LGBTQ+ Cinema: Ones to watch

7th February 2022

This month at Marshall’s, we will be engaging and celebrating with LGBTQ+ History, and learning how we can be a better ally. This will be through learning about notable people and events, understanding what it means to be an ally and celebrating LGBTQ+ culture.

In this post, we will be looking at a selection of LGBTQ+ films – something that is so important for representation for these communities, so that they can feel seen and for their issues to be recognised. Without this representation, these communities would feel even more isolated, and feel like their narratives aren’t being told. The following films either include LGBTQ+ characters, or the themes of the film are related to LGBTQ+ issues.

Pride (2014)

Pride is inspired by true events. Set in the summer of 1984, a time when Margaret Thatcher was in power and the National Union of Mineworkers were on strike, the film follows a London-based group of gay and lesbian activists who want to raise money to support the strikers’ families. Initially rejected by the Union, the group identifies a tiny mining village in Wales and sets off to make their donation in person.

 

Portrait of a Lady on Fire (2019)

Set in 18th-century France, this film follows a young painter, Marianne, who arrives on an island to paint the portrait of Heloise, a woman soon to be married. Heloise does not know a portrait is being made of her, and over time the relationship between the two young women deepens. The film is critically acclaimed and is shot beautifully.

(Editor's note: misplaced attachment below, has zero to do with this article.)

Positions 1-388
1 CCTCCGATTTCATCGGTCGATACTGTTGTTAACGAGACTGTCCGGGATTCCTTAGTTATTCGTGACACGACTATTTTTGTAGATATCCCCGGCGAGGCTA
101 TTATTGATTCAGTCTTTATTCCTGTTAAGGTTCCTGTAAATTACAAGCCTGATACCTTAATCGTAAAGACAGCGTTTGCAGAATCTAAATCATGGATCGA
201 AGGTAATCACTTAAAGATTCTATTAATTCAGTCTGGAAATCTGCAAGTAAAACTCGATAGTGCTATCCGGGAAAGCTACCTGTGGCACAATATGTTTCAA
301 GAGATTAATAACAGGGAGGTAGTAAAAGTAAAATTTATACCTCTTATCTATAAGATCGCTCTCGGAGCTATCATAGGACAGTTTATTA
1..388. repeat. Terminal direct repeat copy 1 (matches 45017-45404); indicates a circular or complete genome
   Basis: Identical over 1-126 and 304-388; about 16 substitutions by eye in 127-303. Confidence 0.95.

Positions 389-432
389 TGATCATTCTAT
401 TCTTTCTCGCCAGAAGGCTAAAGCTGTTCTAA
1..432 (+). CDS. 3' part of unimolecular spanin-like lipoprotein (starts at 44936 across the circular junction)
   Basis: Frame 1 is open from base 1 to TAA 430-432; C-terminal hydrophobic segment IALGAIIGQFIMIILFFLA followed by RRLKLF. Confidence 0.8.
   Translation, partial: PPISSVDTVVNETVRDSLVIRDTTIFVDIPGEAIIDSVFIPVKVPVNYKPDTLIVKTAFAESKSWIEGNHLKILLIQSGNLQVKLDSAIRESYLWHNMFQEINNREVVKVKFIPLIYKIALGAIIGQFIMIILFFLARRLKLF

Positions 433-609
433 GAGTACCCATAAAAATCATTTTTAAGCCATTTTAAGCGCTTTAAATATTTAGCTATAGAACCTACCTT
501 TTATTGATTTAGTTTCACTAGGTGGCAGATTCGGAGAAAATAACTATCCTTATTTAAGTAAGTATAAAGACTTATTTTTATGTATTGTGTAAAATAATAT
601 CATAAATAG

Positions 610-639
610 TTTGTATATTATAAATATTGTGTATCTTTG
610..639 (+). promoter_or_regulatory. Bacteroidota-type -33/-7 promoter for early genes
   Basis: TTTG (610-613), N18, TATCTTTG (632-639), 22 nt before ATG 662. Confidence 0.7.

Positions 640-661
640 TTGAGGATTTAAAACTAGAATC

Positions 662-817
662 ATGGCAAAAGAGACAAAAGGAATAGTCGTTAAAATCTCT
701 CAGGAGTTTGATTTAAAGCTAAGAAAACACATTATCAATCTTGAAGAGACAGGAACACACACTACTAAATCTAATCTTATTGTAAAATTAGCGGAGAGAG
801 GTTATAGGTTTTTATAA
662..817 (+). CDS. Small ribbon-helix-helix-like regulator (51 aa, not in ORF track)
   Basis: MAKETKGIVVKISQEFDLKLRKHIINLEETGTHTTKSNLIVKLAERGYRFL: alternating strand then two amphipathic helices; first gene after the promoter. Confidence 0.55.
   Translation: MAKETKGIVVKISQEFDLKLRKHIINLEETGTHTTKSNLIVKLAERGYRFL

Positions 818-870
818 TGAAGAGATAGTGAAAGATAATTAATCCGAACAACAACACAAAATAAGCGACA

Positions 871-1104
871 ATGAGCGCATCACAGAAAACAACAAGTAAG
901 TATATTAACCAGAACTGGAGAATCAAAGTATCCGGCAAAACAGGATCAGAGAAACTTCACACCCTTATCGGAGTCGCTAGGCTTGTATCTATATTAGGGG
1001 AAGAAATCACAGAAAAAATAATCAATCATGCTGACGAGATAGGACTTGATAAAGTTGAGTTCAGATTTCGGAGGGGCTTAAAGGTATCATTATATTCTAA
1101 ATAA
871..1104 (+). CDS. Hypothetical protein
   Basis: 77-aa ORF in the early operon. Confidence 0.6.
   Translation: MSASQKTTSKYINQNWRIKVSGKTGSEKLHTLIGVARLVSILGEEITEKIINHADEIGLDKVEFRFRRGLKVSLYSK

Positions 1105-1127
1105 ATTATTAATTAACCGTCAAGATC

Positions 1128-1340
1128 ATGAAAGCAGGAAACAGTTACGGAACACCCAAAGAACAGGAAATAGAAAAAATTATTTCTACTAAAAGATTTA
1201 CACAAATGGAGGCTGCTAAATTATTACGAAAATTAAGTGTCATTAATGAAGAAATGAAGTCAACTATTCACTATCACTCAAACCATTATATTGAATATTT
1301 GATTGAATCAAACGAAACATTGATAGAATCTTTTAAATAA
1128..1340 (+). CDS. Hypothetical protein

Paris is Burning (1990)

Filmed in the mid-to-late 1980s, Paris is Burning is a critically acclaimed documentary film – it follows the ball culture of New York City and the African-American, Latino, gay, and transgender communities involved in it. It shows a part of history that isn’t always covered.

Moonlight (2016)

Set across at 15-year time frame, a young African American man deals with his identity and sexuality while experiencing the everyday struggles of childhood, adolescence, and adulthood. It is considered one of the best films of the 21st Century, and the film won Best Picture at the Academy Awards – the first LGBGTQ+ film to do so.

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